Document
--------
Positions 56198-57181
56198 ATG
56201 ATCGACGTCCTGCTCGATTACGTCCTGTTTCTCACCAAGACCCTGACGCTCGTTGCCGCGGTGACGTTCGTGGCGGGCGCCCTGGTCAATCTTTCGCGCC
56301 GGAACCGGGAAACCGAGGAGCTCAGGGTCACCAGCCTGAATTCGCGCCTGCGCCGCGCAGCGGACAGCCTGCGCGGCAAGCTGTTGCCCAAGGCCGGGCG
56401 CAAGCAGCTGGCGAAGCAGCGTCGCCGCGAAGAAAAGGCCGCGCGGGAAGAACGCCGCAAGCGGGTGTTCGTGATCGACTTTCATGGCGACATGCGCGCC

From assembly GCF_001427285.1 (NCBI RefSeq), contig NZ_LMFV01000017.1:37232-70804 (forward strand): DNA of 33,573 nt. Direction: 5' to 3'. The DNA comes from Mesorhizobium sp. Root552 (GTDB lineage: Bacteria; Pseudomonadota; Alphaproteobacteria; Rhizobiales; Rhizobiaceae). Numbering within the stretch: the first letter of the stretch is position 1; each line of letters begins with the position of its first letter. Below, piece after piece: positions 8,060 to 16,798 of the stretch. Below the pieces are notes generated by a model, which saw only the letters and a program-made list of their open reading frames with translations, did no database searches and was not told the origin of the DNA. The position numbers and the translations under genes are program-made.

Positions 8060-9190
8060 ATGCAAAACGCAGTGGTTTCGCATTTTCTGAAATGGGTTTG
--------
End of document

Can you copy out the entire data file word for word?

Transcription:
Positions 56198-57181
56198 ATG
56201 ATCGACGTCCTGCTCGATTACGTCCTGTTTCTCACCAAGACCCTGACGCTCGTTGCCGCGGTGACGTTCGTGGCGGGCGCCCTGGTCAATCTTTCGCGCC
56301 GGAACCGGGAAACCGAGGAGCTCAGGGTCACCAGCCTGAATTCGCGCCTGCGCCGCGCAGCGGACAGCCTGCGCGGCAAGCTGTTGCCCAAGGCCGGGCG
56401 CAAGCAGCTGGCGAAGCAGCGTCGCCGCGAAGAAAAGGCCGCGCGGGAAGAACGCCGCAAGCGGGTGTTCGTGATCGACTTTCATGGCGACATGCGCGCC

From assembly GCF_001427285.1 (NCBI RefSeq), contig NZ_LMFV01000017.1:37232-70804 (forward strand): DNA of 33,573 nt. Direction: 5' to 3'. The DNA comes from Mesorhizobium sp. Root552 (GTDB lineage: Bacteria; Pseudomonadota; Alphaproteobacteria; Rhizobiales; Rhizobiaceae). Numbering within the stretch: the first letter of the stretch is position 1; each line of letters begins with the position of its first letter. Below, piece after piece: positions 8,060 to 16,798 of the stretch. Below the pieces are notes generated by a model, which saw only the letters and a program-made list of their open reading frames with translations, did no database searches and was not told the origin of the DNA. The position numbers and the translations under genes are program-made.

Positions 8060-9190
8060 ATGCAAAACGCAGTGGTTTCGCATTTTCTGAAATGGGTTTG